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attraversamento sotterraneo del centro storico di Roma

Burghignoli Alberto
Articolo Immagine
Rivista Italiana di Geotecnica
Rivista Italiana di Geotecnica N.4/2011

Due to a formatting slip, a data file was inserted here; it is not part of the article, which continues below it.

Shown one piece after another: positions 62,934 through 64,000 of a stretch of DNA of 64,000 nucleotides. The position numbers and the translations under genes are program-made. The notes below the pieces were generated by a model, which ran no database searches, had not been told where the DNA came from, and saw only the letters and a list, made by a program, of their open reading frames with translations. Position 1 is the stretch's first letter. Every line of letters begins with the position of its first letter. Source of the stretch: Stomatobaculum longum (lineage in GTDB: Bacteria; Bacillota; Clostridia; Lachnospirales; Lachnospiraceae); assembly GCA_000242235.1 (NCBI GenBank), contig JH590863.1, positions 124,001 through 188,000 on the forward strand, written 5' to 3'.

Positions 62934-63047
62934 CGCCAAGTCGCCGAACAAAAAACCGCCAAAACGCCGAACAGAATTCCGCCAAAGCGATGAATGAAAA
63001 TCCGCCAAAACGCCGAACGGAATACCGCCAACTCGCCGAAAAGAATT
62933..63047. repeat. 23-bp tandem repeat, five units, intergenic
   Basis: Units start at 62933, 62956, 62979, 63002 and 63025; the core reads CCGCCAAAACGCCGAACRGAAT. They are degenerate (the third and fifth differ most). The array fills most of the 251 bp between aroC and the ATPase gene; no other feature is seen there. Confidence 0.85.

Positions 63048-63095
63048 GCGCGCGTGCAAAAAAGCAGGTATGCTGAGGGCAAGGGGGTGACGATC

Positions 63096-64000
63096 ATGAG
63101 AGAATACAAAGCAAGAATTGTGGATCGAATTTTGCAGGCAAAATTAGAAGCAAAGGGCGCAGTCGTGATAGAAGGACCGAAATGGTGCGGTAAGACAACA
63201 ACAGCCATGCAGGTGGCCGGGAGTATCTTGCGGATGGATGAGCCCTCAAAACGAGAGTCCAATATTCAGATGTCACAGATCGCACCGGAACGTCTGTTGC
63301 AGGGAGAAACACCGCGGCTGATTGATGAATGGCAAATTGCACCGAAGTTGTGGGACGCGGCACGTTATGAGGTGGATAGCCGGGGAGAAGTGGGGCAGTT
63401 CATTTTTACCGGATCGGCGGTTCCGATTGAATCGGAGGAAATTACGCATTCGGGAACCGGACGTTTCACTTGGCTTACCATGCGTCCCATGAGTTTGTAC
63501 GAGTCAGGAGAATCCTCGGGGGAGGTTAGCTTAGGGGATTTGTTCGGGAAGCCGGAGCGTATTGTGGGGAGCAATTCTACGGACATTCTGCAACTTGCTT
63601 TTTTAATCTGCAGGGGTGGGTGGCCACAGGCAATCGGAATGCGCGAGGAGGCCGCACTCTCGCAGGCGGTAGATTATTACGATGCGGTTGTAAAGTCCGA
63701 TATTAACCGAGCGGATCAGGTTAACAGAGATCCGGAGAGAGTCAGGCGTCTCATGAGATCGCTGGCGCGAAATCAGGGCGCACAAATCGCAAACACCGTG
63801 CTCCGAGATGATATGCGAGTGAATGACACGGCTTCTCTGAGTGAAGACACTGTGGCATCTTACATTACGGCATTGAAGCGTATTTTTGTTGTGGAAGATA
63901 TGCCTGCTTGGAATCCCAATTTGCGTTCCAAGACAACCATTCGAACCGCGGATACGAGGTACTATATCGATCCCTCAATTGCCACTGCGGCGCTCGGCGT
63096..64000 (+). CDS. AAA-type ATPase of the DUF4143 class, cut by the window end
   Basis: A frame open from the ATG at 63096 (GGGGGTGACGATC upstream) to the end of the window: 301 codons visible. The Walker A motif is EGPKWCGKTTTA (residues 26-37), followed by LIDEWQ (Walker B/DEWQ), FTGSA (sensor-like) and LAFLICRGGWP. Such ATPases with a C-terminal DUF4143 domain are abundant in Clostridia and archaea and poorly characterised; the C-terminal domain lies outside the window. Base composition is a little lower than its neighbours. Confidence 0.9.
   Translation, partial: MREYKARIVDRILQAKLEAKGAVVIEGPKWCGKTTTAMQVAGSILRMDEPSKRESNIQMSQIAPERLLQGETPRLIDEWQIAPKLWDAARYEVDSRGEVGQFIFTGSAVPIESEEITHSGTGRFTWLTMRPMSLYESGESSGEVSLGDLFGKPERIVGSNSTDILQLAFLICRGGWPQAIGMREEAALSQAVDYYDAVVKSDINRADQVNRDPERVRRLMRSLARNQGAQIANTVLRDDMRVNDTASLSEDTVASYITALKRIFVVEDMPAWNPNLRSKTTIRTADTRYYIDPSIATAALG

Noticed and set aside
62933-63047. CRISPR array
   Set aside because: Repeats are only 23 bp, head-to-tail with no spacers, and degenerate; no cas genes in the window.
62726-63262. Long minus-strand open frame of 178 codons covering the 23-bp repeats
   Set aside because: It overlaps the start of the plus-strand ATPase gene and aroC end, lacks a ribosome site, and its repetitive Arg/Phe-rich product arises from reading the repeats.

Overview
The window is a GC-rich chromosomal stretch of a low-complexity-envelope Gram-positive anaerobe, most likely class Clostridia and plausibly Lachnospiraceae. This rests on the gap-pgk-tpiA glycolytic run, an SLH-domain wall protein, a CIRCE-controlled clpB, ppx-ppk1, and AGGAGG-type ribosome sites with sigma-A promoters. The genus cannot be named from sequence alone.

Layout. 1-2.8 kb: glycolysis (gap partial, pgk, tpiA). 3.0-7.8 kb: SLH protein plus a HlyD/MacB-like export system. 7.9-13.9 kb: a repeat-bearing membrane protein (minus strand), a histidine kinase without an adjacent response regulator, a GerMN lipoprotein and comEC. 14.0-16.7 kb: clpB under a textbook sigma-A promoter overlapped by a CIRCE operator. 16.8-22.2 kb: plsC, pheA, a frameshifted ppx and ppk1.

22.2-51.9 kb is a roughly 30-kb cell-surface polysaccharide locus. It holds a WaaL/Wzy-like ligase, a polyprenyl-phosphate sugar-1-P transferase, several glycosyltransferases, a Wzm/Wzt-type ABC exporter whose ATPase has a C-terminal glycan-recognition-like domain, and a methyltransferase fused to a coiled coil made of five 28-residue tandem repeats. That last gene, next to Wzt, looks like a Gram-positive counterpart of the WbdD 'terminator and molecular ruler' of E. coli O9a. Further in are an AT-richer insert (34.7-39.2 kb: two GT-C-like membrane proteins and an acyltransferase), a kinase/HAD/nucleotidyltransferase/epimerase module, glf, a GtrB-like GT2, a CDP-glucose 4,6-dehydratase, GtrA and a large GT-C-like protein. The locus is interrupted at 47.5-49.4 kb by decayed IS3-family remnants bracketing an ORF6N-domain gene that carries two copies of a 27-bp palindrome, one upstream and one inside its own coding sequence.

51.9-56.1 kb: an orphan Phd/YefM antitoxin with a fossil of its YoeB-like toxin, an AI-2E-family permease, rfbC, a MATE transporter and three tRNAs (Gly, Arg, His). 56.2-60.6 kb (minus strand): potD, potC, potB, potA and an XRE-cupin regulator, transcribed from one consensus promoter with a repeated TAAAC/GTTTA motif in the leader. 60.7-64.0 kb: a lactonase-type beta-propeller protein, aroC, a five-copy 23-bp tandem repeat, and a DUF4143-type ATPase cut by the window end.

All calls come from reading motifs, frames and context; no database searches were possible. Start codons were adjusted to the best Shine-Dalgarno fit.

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Summary The construction of the new ’C’ Line of Rome Underground is an important design and realisation challenge, particularly for the ’T2’ and ’T3’ Lots that will run below the historical centre of the city, in view of the enormous archaeological, historical and artistic heritage existing on the surface and in the immediate subsoil. The need to safeguard such a heritage against possible adverse effects due to the realization of the new line was felt so strongly by the Authorities in charge of its conservation that they forced the General Contractor to constitute a Technical-Scientific Committee (TSC), of which I am honored to be a member, with the task of studying specifically the interactions between the new Line and the monuments. To this aim, the TSC coordinates the activities of some Work Groups made of specialists in the areas of Geology, Geotechnical and Structural Engineering, Preservation and Restoration of Artistic and Architectural Assets, and Geomatics. The logical route followed by the TSC and the Work Groups to study the interaction between the Line and the monuments and to select the most appropriate safeguard measures implies a sequence of activities that takes into account the exceptional value of the preexisting structures and the nature of the subsoil that will host the new line. Some significant monuments existing along the path of the above-mentioned Lots are shown in Figures 2 and 3. To this suggestive surface path corresponds an analogous sub-surface path, that physically hosts the new line. In a city like Rome the immediate subsoil hides a second, invisible city, heritage of a millenary past, that occasionally becomes visible thanks to archaeological excavations and must be protected against the effects of the realisation of the new line. At larger depths starts the natural subsoil environment, that hosts the tunnels of the new Line. In the T3 Lot starting from S. Giovanni, the tunnels run first inside deposits of Pleistocene and Olocene fine-grained soils, then they dip, although only partially, inside basal Pliocene clays, and finally they emerge, before the Colosseo, in the upper Pleistocene layers made of medium- to fine-grained deposits (Fig. 5). In the T2 Lot, starting from Piazza Venezia, the tunnel path runs inside the recent deposits of the Tevere valley, comprised of mainly clayey and sandy sediments (Fig. 6), characterized by poorer mechanical properties. The interaction studies have mainly been addressed to the evaluation of possible damages to existing monuments on the surface and, to this aim, reference has been made to the damage classification proposed by BURLAND [1997]. More specifically, average damage evaluations have been performed with Burland classification, that does not require a detailed modeling of the structure, whereas more specific evaluations, of local nature, have been obtained through more advanced structural analyses based on detailed geometrical models. These evaluations have been performed in sequence according to a methodological approach that is based on firstand second-level analyses. The first-level analyses, less accurate, have been carried out assuming that the deformed configuration of the buildings is the same as that of the subsidence trough under green-field conditions. This kind of assumption generally produces the most conservative estimation of the damages to the buildings, that are forced to reach the maximum values of the deflection ratios and of the tensile strains. If, under these conditions, the level of estimated damage is higher than “negligible damage”, a more accurate second-level analysis is started, in which the stiffnesses of both the soil and the building are taken into account in the interaction. Second-level analyses are carried out using geotechnical and structural models adequate to reach the desired goals. Moreover, in these analyses drainage phenomena in both the soil and the lining due to the tunnel construction are considered, together with the soil deformations that progressively arise as a consequence of these phenomena. 50 BURGHIGNOLI RIVISTA ITALIANA DI GEOTECNICA As concerns the soil, a non-linear, elasto-plastic model with isotropic hardening has been adopted. The model takes into account, among other things, of the progressive decay of the soil stiffness with the increase of the deviatoric strain and of the stiffness variation in the unloading/reloading cycles. This model, that has been extensively tested, is implemented in the commercial code Plaxis. The choice of structural models has been more articulated since, due to the need of achieving a high geometrical detail in order to ascertain also locally possible structural damages and the consequent computational burden, a preliminary estimate of the accuracy achievable with linear and non-linear models has been sought, the latter being more accurate but also definitely heavier from the computational point of view. Such a preliminary estimate has been obtained through parametric analyses, employing a structural model based on damage mechanics. It has thus been possible to define an average damage functional, that depends on the tensile strains, and to study its evolution as a function of the curvature imposed to the basis of the entire masonry wall. This functional has been calculated performing both linear and non-linear analyses of the structure, coming to the conclusion that linear models can be considered sufficiently reliable when the damage level remain rather low, typically lower than “negligible damage”. In order to employ the most appropriate geotechnical and structural codes, the interaction studies have generally been carried out identifying first a solid having a simple shape and the same footprint on the ground as the actual building and equivalent to the latter in terms of weight and stiffness (equivalent solid). Such equivalent solid has then been employed in the geotechnical analyses to study the interaction arising from the excavation of the tunnels. The displacement field of the equivalent solid has then been imposed to the foundations of the actual building to evaluate its response in the framework of a structural analysis. As an example, the most significant results obtained from the interaction analyses concerning the Basilica di Massenzio, included in the T3 Lot, and the Palazzo dell’Amministrazione Doria Pamphilj, included in the T2 lot, are reported here. The construction of the Basilica di Massenzio (Fig. 26) was started by Massenzio in 300 b.C. and then finished by Costantino. During the IV and V centuries the Basilica was subject to modifications, however in the VI century it was already abandoned. It is a very heavy building, with high contact pressures, transferred to the soil by foundations constituted by the extension of the walls. First-level analyses (Figs. 32 and 33) have lead to an evaluation of the average damage that can be classified as “negligible”, according to the classification of Burland. On the other hand, studying the local response of the monument, firstlevel structural analyses (Figs. 34 and 35) revealed particularly high stress and strain states, due to the self-weight of the building, that give rise to a high level of damage, to which the effects of the excavation of the tunnels are superimposed with a negligible increase in the level of damage. These results should not be surprising, considering the large number of partial collapses of the Basilica that occurred in the past and its still high residual structural vulnerability. Second-level analyses, based on an accurate geotechnical characterization of the subsoil (Figs. 28, 30, and 31) and on the use of the equivalent solid, have confirmed the results of the first evaluations, revealing even more critical effects, as concerns the average damage, than those resulting from first-level analyses. The second example concerns the Palazzo della Amministrazione Doria-Pamphilij (Fig. 42). This is a building constituted by four bodies realised between the XVI and the XIX centuries. The foundations start at about 7 m from the present ground level. First-level analyses led to an evaluation of the average damage level in the range between “negligible” and “medium”. These results have been substantially confirmed by similar structural analyses for the evaluation of the local damage (Fig. 46). Second-level analyses required a suitable geotechnical characterization of the subsoil (Figs. 47 and 48) and have been performed with geometrical 3D models and with the use of the equivalent solid (Fig. 49). The results of these analyses have again led to an evaluation of the damage as “negligible”, mainly localised in the foundation walls in the hogging area (Figs. 50 and 51). Particular attention has been paid to geotechnical remedial measures aimed at compensating and attenuating the expected damage. Such measures were adopted in those cases in which a higher risk of damage to the structures existing on the surface was expected and, in any case, for buildings having (or hosting objects) of exceptional historical or artistic value. Taking into account the need to act in real time, if on the basis of a continuous and accurate monitoring differences were found with respect to the expected effects, the implementation of the compensation grouting technique has been envisioned, which consists in injecting controlled volumes of mortar in the subsoil, between the tunnels and the buildings on the surface, in order to compensate the subsidence induced by the excavations (Fig. 53). To reduce within acceptable limits the displacements induced in the surrounding soil by the deep excavations needed for the realisation of the stations, the use of sacrificial panels (crosswalls) has been planned. Crosswalls, which consist of diaphragms made of mixtures of poor concrete, are placed against the peripheral diaphragms to reduce their deformations, then they are demolished during the phases of excavation within the peripheral diaphragms and of construction of the internal floors.